Eight main species of roundworms infect humans: Dipetalonema does not affect humans, but Wuchereria bancrofti and Brugia malayi cause lymphatic Filariasis (also known as elephantiasis), and Onchocerca volvulus causes onchocerciasis (river blindness). The other five species are Loa loa, Mansonella perstans, M. streptocerca, M. ozzardi, and Brugia timori. (The last species also causes lymphatic filariasis.) To diagnose one of these types of worms you can use blood tests, antigen testing, other lab tests like ELISA, or you can determine which species it is by identify the adults.
Symptoms include painful swellings under the skin, lymph duct inflammation, enlarged and painful testicles and fever. Heartworm symptoms include fatigue after exercise; cough and ascites (build up of fluid in the abdomen). These worms are passed by mosquitoes and the black fly Simulium.
Treatment of heartworm (if heartworm doesn’t kill the animal first) is with diethylcarbamazine or Ivermectin. Prevention is really important and it’s also really important to get your dog tested for heartworm BEFORE giving it the preventative because if the wormer or preventative kills the worms off too quickly, the animal may have an anaphylactic reaction and die. It’s a bad deal.
Question: Can I get roundworms and tapeworms from my pets? Good question and I get that question a lot. If you worm your pets regularly, you shouldn’t have this problem. Dog and cat worms are mostly different than most human worms. Most worms are species and host specific which means they can’t live in a human or animal that is not a part of their reproductive life cycle. For most people the benefits of having pets far outweigh the risks. The exception is zoonotic parasites which include those worms which include both animals and humans in their life cycles. Reference: http://www.pethealthcouncil.co.uk/people.shtml
There are only a few species of worms that are zoonotic (passed from your dogs and cats to you) but there are LOTS of worms and bacteria passed through contaminated water sources. (For information on how to test and filter your water, see our Water section.)
Question: Will store-bought wormer work the same as a wormer I’d get from my doctor or veterinarian? No. Many stores still carry Piperazine wormer which has been so overused that it is no longer an effective wormer. Piperazine is often marketed as a “monthly” wormer in the pet sections. And if the product contains a tapeworm medicine (like Clorpyriphos which is an organophosphate wormer), that may cause some serious side affects. Never use these store bought wormers on pregnant animals. They can strain to pass the worms so much that they can rupture their uterus and die. Always get tapeworm medicine from your doctor or veterinarian as we carry much safer brands than the grocery or feed stores do AND the professional guidance for their use. (See section on Common Wormers)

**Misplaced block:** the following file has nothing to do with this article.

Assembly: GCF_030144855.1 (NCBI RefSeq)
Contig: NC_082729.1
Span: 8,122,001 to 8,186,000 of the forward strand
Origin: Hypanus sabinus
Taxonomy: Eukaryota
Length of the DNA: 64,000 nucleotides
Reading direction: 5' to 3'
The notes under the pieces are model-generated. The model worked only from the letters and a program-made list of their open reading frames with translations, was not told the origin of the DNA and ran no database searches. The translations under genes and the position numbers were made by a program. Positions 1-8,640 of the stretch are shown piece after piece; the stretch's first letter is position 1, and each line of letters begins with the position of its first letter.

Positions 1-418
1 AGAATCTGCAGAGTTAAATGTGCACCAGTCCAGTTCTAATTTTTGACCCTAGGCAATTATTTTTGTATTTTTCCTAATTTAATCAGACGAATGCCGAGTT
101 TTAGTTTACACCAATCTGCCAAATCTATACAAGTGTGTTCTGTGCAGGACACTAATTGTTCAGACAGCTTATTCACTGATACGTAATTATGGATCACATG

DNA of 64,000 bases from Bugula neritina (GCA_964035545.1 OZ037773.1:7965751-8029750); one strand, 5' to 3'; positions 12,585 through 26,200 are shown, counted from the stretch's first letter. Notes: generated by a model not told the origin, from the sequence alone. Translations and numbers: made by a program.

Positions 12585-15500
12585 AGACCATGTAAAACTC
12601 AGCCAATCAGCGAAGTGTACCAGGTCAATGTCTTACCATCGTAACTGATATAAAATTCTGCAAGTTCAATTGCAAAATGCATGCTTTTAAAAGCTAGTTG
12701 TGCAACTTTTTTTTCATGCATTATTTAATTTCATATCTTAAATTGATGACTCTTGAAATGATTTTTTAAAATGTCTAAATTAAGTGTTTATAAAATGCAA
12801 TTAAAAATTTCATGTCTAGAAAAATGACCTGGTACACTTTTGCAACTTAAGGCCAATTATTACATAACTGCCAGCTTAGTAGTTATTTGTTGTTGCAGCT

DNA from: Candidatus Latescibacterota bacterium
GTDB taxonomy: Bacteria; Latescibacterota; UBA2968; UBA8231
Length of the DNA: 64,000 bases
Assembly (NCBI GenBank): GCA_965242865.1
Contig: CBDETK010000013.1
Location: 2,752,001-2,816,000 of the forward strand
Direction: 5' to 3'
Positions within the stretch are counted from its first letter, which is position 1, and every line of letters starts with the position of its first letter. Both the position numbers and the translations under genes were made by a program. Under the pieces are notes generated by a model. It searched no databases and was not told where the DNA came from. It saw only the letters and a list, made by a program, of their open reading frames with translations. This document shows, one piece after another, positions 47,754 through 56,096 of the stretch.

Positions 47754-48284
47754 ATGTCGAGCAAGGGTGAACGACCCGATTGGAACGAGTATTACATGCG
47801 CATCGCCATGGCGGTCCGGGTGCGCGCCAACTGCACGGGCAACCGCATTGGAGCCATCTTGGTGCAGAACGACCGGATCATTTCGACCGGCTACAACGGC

Well, that’s worms in a nutshell (or in this case, an intestine!) Appetizing, eh? What alarms me (and it should alarm you as well) is that clean, uncontaminated water is extremely important to us. You’ve just read almost a book on JUST those parasites that are passed to us through animals, fish, soil and water. This is just the tip of the iceberg here. I haven’t even talked about viruses or bacteria or chemicals that are passed through our water sources. I think the best we can do is keep educating and protecting ourselves as best as we can. So, get your water tested and get the appropriate filtration system!
Helpful Links and References:
- Guess What Came to Dinner?: Parasites and Your Health (Avery) by Ann Louise Gittleman, Ph.D.
- Parasites passed through drinking water: http://www.vetmed.ucdavis.edu/vetext/INF-DI/Protex-Water-bZD.pdf
- Really Gross Pictures (but very real): http://www.curezone.com/image_gallery/parasites
- Cool Site! http://www.whatsthatbug.com/mites.html
- Great list of parasites: http://www.k-state.edu/parasitology/625tutorials
- Parasite sizes and descriptive tables: http://www.dpd.cdc.gov/dpdx/HTML/MorphologyTables.htm
- Zoonotic Diseases: http://www.cdc.gov/NCIDOD/DPD/animals.htm
Diatomaceous Earth Links: Our local organic people recommend